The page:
Once you have completed connecting the buttons or keypad to your Pi you can test whether or not the Pi can detect the button presses by typing:

sudo python3 button_check.py

If you press any button, the program should print (to the screen not the printer):

** Button ****Pressed**

If this doesn't happen check your wiring and try again. If a button still won't make the program print, try connecting the pin directly to 5v. If the program responds you have a faulty button, if not you may have a faulty Pi.

To see how button_check.py works open it with nano by typing:

nano button_check.py

The program should look like this:

import RPi.GPIO as GPIO import time #set's up gpio correctly GPIO.setmode(GPIO.BCM) GPIO.setup(23,GPIO.IN) GPIO.setup(24,GPIO.IN) GPIO.setup(25,GPIO.IN) while True: if (GPIO.input(23)): print("Button1 Pressed") time.sleep(0.2) #waits 0.2 seconds to avoid button bounce if (GPIO.input(24)): print("Button2 Pressed") time.sleep(0.2) #waits 0.2 seconds to avoid button bounce if (GPIO.input(25)): print("Button3 Pressed") time.sleep(0.2) #waits 0.2 seconds to avoid button bounce

In case you are not familiar with any type of GPIO library I'll explain the basics.

First a pin on the Pi must be set up to either detect a voltage, or to output a voltage.

If we want to detect button presses on pin 23 we use:

GPIO.setup(23,GPIO.IN)

If we instead wanted to output a voltage to pin 23 we use:

GPIO.setup(23,GPIO.OUT)

To read the voltage on pin 23 of the GPIO we use:

GPIO.input(23)

which returns a 1 if a voltage is present on the pin or a 0 if there is no voltage on the pin.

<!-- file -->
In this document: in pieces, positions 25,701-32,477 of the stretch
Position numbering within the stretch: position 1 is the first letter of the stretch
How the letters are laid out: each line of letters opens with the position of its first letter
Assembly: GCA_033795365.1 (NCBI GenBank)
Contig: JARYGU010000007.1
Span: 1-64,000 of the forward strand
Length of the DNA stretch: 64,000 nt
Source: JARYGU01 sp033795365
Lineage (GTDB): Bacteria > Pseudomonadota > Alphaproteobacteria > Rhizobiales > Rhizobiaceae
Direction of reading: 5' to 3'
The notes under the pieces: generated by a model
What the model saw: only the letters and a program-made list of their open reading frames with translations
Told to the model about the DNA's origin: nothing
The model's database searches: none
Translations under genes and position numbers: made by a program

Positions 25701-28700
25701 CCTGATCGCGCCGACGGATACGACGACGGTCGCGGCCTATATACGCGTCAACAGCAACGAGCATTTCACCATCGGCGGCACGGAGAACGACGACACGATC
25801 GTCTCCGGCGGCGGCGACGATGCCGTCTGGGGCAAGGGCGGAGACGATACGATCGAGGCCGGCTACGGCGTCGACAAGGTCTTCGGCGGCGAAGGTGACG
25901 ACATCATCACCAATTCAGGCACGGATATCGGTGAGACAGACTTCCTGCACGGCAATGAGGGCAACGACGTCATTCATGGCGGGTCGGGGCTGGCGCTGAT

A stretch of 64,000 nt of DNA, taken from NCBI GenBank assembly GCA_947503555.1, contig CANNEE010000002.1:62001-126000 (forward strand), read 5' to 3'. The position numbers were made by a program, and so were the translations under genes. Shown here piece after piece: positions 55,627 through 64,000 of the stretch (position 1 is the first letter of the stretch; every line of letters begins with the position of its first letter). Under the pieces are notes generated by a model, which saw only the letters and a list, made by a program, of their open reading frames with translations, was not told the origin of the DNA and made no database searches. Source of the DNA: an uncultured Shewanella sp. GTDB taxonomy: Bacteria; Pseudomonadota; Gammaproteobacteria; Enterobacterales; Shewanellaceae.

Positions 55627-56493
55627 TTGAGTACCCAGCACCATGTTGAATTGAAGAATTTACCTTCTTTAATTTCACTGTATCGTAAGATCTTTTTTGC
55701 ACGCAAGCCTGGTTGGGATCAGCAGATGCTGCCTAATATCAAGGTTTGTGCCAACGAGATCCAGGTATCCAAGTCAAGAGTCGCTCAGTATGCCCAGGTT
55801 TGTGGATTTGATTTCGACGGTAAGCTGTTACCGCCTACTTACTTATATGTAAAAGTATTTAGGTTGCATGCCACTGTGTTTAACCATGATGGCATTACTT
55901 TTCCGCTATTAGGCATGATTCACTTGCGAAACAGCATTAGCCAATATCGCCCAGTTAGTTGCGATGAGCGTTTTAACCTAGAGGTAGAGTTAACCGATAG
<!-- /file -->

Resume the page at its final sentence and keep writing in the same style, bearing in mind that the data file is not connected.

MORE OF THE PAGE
The first line is crucial for the correct functioning of the program because it tells the Pi what chip it is using:

GPIO.setmode(GPIO.BCM)

When the program detects a button press it waits 0.2 seconds to prevent the program printing out too many messages:

time.sleep(0.2)

## Step 22: The Final Program!

The final program needed to consist of four main steps:

- Asking the user whether they want to calculate π or just use a predefined value.
- Asking the user how many digits of π they want to calculate.
- Calculating π, or simply copying its value if the user decided they want to do that.
- Printing out π on thermal paper.

There are also several other requirements the program must fulfil:

- All input and output must happen using only the buttons and the printer.
- The program should only run once, as if we run this program on startup we want the program to exit nicely so we can continue to Linux.
- The program should only print short lines as they work better on the thermal printer
- The program should make it easy to customise the names of the buttons, so if people don't have a keypad or have used different buttons than the ones I used they can rename their buttons accordingly. This should only affect what the program prints, not how it runs.

To see how I fulfilled these requirements on your Pi, type:

nano main.py

or just look at main.py:

#import dependancies

import RPi.GPIO as GPIO import time import PiPrintLib #set up gpio correctly GPIO.setmode(GPIO.BCM) GPIO.setup(23,GPIO.IN) GPIO.setup(24,GPIO.IN) GPIO.setup(25,GPIO.IN) #set up names for buttons, used for talking to user

button1_name = "*"

button2_name = "7"

button3_name = "#"